Nursery Rhymes are short poems/songs that children have learned for years and years. These are still important to learn today. They allow children to play with words. Also, by reading these simple rhymes in story book form, we encourage the connection between the text and spoken word. The goal is for children to recognize that they can tell the story. While we do not want children to believe that the way to read is to memorize all the words, we do want them to make the connection between what is said and what is written. We do want them to view themselves as readers. We do what them to gain the confidence that they can and will read books. So… provide your child with books they love. Provide your child with books they know. And read, read and read some more.

Here are links to nursery rhyme books read aloud:

family activity · story · teaching thoughts

Laundry Time

Did you know that even laundry time can be a learning opportunity? Have your child help you with the laundry, especially his/her own laundry. First let’s read Mrs. McNosh Hangs Up Her Wash by Sarah Weeks. Now I’m sure you are not going to wash and hang up some of the crazy things Mrs McNosh washes and hangs up in her story, but it is a jumping off point.

Have your child draw a picture of rhyming things (s)he could hang up with Mrs. McNosh.

Have your child collect the laundry from around the house and help bring it to the washing machine (pushing a full laundry basket is great “heavy work” for young children). They can also help put the clothing into the machines.

When the laundry is done, they can help sort the clothes (put the shirts in this pile, the pants in that pile or put your clothes here and your brother’s there). Matching and rolling socks. Then help them put away their own clothes.

If you have clothes pins, these are great for fine motor practice. Your child can use them to pick up pompoms, beads, or other small items. Clip together pictures that match. Pop bubble wrap or so many other learning opportunities while working those fine motor skills.

Ok… let’s get to the laundry!

game · phonemic awareness

Phonemic Awareness Thursday- Rhyming

I have found over the years that rhyming is a lot harder for children to understand than you would expect. I can give you a few theories I have, but remember they are just my thoughts!

First, often times children listen to the first sound of a word and then make assumptions of the word based on context or background knowledge. This is very evident when children begin reading. They will look at the first letter and then just guess a word with that beginning sound.

Also, children are typically better at picking out two words that rhyme than coming up with words on their own. Again… children see/hear words based on the first sound and with rhymes you need to hear the rime of the word not the onset. They also have to have the word sense and vocabulary to pull words out of their memory.

There are lots of ways to play with rhymes and they are all important! When working with rhyme, I usually start with poems, song and stories that have many rhymes. Songs and poems can be memorized and then adapted. This is why children enjoy nursery rhymes and songs such as Down by the Bay by Raffi.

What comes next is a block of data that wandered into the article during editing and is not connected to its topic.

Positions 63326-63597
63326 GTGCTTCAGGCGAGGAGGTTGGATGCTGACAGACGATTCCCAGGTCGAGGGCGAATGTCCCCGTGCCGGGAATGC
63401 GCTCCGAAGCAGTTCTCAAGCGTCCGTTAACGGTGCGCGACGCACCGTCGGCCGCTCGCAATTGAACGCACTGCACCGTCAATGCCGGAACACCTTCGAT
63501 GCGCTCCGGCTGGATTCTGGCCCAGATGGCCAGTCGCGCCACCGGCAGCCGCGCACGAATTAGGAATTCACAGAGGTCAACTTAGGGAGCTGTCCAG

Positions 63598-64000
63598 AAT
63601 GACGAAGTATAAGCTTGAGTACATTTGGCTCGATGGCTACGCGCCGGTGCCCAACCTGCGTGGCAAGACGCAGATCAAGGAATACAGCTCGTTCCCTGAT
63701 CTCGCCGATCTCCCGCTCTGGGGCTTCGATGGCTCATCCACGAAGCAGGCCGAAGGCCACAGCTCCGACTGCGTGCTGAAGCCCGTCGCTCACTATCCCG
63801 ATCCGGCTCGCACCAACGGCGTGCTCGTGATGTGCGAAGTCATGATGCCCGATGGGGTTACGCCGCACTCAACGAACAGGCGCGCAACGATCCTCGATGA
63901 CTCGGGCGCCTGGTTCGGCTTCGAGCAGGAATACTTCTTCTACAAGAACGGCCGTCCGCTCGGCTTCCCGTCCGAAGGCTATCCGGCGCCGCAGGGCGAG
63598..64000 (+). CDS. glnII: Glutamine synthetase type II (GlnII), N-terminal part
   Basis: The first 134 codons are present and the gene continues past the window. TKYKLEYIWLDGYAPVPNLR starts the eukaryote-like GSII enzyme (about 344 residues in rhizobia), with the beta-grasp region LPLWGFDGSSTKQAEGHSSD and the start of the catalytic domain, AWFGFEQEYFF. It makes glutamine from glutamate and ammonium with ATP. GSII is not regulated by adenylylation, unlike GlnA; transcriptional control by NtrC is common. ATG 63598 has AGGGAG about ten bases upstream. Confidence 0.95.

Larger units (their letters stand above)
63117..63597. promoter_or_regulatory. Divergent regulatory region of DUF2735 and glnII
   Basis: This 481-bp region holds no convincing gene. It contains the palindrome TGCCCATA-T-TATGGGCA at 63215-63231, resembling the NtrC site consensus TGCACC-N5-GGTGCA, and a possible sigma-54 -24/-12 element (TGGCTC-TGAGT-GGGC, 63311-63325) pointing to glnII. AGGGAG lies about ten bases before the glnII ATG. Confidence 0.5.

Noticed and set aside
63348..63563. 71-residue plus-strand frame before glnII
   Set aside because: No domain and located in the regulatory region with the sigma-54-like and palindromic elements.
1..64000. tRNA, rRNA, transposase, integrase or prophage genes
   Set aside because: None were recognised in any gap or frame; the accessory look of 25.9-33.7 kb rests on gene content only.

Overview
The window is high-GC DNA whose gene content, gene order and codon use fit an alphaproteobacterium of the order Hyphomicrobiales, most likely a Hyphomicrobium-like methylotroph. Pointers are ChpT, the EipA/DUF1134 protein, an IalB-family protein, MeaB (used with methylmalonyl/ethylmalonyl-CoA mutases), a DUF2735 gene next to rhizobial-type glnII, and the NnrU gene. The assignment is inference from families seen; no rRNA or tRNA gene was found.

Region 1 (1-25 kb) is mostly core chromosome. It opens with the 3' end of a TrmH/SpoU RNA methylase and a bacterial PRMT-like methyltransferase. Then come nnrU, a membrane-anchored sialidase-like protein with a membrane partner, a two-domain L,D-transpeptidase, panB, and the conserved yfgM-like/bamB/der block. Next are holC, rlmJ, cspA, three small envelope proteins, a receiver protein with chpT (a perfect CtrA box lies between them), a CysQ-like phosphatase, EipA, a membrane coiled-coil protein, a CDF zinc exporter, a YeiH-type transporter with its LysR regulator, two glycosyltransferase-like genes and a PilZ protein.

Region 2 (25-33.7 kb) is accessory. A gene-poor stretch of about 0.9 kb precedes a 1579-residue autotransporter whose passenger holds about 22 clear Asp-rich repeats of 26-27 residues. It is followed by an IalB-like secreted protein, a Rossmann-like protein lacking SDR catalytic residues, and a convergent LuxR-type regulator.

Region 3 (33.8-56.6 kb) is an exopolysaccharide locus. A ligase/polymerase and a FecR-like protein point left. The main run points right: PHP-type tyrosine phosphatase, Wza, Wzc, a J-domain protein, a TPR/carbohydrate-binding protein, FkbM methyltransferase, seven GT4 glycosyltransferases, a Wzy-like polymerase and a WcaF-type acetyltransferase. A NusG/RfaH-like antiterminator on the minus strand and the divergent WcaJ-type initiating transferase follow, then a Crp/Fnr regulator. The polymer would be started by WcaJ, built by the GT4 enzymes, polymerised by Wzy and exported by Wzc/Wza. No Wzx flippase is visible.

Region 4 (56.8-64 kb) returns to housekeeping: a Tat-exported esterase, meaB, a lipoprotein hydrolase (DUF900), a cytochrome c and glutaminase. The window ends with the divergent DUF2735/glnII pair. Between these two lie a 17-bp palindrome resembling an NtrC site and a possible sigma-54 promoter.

There are many online rhyming games, such as these games on PBS Kids. But you can also make your own rhyming games at home.

Play I spy with rhymes. I spy something that rhymes with head– bed, red. something that rhymes with hair– chair, pear. etc…

Sing head shoulders knees and toes, but put in words that rhyme with the body parts instead

red, boulders, trees and rose

bed, folders, please and grows

skies and years and south and does

bread, holders, sneeze and hose

keys and snows

Make it fun! Play games with rhymes all the time. They will get it… it will click. Have fun

game · phonemic awareness

Hink Pink

Phonemic awareness is the understanding of how sounds work in words. These skills are auditory and use visual clues, but not written words. When children develop and strengthen their phonemic awareness it assist them in moving forward as readers and writers.

The first phrase of phonemic awareness typically is rhyming and syllables. Today we will work on rhyming, which I feel often is more challenging for children than syllables.

Hink Pink is pairs of rhyming words that either answer a riddle or match a silly definition.

Here are some riddles:

  • What do you call a chubby kitty? (a fat cat)
  • What do you call a crying father? (a sad dad)
  • What do you call a table that doesn’t fall down? (a stable table)
  • What do you call a rabbit who tells jokes? (a funny bunny)

Here are some silly definitions:

  • lengthy tune (long song)
  • small annoying insect that is not wet (dry fly)
  • large group of people who make a lot of noise (loud crowd)
  • stinging insect who doesn’t cost money (free bee)
  • closet to keep sweeping tool (broom room)

Invite your child to try and create their own pair of rhyming words and then create their own hink pink to go with the rhyming pair.

Have your child illustrate pictures to match their hink pink.

Share your rhyming results with me. Could your child solve the riddles? Could they create their own? Did you draw pictures to match your hink pink?